An Opposition party wants the Government's public sector results independently audited.
NZ First says ministers tout falling benefit numbers as an indication people are finding work, but that's not always the case.
"We can't assume that falling benefit numbers are a good thing when as many as two out of five people coming off benefits are not going into work or study," says social development spokesman Darroch Ball.
"Until the Government agrees to independently audit its public service target results, they are only masking reality and making it look as though they're achieving something they're not."
He's citing figures issued by the Council of Trade Unions, obtained from the Ministry of Social Development under the Official Information Act.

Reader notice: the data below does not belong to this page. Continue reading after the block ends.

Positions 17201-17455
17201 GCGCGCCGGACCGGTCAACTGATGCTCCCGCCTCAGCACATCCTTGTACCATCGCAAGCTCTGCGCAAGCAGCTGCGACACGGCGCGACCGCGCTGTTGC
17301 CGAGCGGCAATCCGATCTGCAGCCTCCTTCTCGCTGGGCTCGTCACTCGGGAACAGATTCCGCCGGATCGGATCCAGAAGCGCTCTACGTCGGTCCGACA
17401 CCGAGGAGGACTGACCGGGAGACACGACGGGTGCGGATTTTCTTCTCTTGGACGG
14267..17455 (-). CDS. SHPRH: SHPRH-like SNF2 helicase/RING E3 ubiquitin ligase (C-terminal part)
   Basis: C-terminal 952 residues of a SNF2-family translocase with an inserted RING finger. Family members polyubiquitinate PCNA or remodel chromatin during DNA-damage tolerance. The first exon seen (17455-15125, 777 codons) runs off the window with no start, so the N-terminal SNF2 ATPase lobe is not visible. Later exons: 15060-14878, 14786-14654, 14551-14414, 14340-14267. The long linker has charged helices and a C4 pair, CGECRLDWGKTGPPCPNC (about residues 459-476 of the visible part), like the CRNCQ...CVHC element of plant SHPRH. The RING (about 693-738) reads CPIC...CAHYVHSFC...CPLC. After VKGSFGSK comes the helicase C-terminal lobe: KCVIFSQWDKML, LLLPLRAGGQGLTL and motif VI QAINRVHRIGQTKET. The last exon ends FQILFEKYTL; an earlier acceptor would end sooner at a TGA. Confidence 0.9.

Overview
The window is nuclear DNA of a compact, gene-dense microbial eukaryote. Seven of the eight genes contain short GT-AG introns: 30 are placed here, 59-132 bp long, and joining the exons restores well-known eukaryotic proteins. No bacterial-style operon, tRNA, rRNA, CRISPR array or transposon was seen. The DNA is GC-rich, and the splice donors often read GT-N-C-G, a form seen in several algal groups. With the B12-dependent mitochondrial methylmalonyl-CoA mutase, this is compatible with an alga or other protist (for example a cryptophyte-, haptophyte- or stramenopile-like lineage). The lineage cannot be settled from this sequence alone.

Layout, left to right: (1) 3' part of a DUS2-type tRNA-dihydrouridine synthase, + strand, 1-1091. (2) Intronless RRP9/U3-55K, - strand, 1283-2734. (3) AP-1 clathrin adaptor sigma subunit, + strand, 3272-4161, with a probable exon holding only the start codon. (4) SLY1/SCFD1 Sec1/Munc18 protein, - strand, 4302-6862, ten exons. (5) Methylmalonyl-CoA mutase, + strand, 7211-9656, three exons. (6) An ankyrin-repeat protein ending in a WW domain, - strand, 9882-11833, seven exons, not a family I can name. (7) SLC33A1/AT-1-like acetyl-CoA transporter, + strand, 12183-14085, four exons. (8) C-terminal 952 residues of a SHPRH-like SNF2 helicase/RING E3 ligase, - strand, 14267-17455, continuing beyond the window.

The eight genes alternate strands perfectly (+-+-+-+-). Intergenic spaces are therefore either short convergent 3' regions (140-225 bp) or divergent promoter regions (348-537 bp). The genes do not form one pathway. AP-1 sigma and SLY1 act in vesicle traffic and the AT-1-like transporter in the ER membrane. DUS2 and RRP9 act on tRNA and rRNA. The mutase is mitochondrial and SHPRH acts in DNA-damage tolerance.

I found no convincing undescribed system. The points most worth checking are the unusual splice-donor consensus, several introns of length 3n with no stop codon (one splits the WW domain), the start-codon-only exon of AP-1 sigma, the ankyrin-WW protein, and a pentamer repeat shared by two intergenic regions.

CTU economist Bill Rosenberg says they show that in 2014 only 46 percent of people who came off a benefit obtained work.
"Even adding on the 11 percent going into full-time study, that means as many as two out of five people leaving benefits aren't going into work or study," he said.
"The information also shows the ministry has no way or knowing what quality of work they find - do they get zero hour, casual or low paid work, or go onto 90-day trials?"
Mr Rosenberg says the approach which assumes getting people off benefits is always good should be treated cautiously.
"It isn't always good, particularly if people don't find good quality jobs."